An ongoing look at the industry's notable women.
To the casual observer, it might look like Oona Settembre's rise to corporate executive chef at Dave & Buster's was largely a case of being in the right place at the right time. The year was 1996, and she was running Dallas' Going Gourmet Bistro. Frequent customer Buster Corley was looking to develop a culinary angle for his upstart eater-tainment restaurant and, impressed with Settembre's cooking, he tapped her for the job. She accepted, and the rest is, well, you know...
But dig a little deeper, and it's clear that Settembre didn't get to where she is without a good deal of determination. After all, she's charged with a menu that features everything from bar snacks to elaborate dinners, from pizza to scallopini, and ribs to pie -- some 86 items in all, served in over 30 locations in a system that takes in $273.9 million annually.
What's more, she adds, "I would have gotten there a lot quicker if I was a man."
Not that Settembre ever felt that being a woman stood in her way. "It's just that men are driven harder by everyone around them to be more competitive," she says.
This cultural gender difference was especially apparent in England, where Settembre started her culinary career at the age of 17. Her parents operated several restaurants, and she signed on as an apprentice at the Italian-French bistro where her father was chef. "I had to start at the bottom. But I decided from the get-go that I would be the best glass washer I could be," she says. "What I do is what I'm worth."
That philosophy has served Settembre well. She learned to cook, drawing influences from the multi-cultural repertoire of her father, who'd run kitchens everywhere from Canada to, at one point, Tasmania. Settembre logged her share of difficult and uninspiring culinary posts before finally landing a position in Dallas with an Austrian chef who gave her the freedom to develop her own items. When she spied a nearby storefront for rent, Settembre, along with her husband, jumped at it.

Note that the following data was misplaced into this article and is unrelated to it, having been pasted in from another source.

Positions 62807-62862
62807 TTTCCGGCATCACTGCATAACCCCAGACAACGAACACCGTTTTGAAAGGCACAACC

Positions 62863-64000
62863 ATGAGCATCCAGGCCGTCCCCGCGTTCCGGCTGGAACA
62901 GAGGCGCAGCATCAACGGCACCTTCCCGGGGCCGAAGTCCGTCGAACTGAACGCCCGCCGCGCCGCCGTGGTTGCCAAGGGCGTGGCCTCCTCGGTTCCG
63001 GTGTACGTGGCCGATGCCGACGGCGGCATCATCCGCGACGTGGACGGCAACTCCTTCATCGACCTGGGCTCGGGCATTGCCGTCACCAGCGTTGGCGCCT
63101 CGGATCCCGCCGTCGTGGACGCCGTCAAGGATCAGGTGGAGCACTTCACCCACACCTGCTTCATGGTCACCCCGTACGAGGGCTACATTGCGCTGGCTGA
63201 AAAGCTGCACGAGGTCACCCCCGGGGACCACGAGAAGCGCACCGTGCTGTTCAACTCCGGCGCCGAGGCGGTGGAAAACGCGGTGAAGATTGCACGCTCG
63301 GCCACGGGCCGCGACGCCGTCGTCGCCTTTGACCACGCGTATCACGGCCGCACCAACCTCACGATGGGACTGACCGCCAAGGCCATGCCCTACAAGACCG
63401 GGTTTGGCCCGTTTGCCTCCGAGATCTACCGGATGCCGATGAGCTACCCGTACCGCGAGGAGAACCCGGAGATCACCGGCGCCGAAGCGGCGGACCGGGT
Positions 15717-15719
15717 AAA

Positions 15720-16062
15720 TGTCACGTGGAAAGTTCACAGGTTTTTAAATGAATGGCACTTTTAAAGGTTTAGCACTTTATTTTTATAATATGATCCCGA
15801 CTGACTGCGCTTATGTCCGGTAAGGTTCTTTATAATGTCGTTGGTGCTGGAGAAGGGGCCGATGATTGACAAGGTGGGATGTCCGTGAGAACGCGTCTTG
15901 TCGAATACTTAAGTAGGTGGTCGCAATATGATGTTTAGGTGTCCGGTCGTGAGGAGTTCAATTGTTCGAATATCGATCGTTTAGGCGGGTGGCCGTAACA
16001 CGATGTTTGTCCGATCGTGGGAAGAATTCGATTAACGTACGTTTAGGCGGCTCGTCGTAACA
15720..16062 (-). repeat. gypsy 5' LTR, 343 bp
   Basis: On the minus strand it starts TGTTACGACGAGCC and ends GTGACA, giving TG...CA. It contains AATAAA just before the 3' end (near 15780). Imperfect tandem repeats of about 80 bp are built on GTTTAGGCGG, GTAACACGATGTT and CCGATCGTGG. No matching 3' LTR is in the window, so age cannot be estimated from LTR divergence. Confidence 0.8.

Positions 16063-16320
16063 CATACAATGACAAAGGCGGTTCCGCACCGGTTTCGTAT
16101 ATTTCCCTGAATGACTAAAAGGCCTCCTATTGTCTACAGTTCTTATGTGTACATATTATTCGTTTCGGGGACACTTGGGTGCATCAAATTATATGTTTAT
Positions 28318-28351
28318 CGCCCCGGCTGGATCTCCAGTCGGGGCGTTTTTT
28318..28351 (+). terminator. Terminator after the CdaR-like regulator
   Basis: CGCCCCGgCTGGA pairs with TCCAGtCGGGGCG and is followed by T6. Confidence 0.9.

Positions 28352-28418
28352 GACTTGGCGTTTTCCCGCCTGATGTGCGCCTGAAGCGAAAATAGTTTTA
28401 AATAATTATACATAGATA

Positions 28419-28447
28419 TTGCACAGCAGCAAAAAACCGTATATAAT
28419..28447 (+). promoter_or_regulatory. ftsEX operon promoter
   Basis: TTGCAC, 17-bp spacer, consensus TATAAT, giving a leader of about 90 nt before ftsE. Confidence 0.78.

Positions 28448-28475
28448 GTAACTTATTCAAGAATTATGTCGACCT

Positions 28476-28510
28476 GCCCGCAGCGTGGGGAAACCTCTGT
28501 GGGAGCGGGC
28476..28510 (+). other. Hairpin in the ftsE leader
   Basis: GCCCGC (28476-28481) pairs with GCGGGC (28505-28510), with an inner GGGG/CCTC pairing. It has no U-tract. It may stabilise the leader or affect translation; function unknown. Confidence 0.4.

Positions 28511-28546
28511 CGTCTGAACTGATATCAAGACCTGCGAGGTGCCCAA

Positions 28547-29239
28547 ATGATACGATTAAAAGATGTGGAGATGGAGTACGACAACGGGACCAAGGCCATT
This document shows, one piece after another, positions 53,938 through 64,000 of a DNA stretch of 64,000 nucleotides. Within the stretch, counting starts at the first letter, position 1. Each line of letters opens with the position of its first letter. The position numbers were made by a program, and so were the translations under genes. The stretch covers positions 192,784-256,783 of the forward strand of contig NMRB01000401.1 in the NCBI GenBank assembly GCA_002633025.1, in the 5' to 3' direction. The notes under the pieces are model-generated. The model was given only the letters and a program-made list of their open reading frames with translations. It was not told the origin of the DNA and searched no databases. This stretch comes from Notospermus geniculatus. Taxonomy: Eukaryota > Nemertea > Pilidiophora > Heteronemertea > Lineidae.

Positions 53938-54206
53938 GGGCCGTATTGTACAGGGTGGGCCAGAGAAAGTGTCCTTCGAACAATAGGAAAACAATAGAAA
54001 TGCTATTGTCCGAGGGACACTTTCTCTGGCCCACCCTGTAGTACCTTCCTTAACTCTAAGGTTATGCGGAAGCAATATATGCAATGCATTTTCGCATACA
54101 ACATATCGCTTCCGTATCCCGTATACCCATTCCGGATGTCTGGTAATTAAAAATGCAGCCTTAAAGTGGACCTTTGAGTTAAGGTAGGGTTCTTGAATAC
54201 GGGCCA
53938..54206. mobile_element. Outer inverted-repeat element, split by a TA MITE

"Owning a restaurant forced me to be involved in all aspects of the business -- not just the food," she says. "That really helped me succeed at Dave & Buster's."
Yet it's the food, of course, that's marked Settembre's tenure with the chain. "Some of the people had a difficult time backing my menu ideas at first," she admits. Into what's essentially an elaborate pub concept went her creations such as Asiago Crusted Chicken and Chipotle Honey Glazed Mahi Mahi with Avocado Pico de Gallo. But as the dining public went for it, so did Settembre's peers at D&B's.
Today, Settembre has the added responsibility of two children. But "having a family helps me stay grounded and get ahead," she says. "My mind is not distracted by personal problems." And as always, she says, what she does is what she's worth.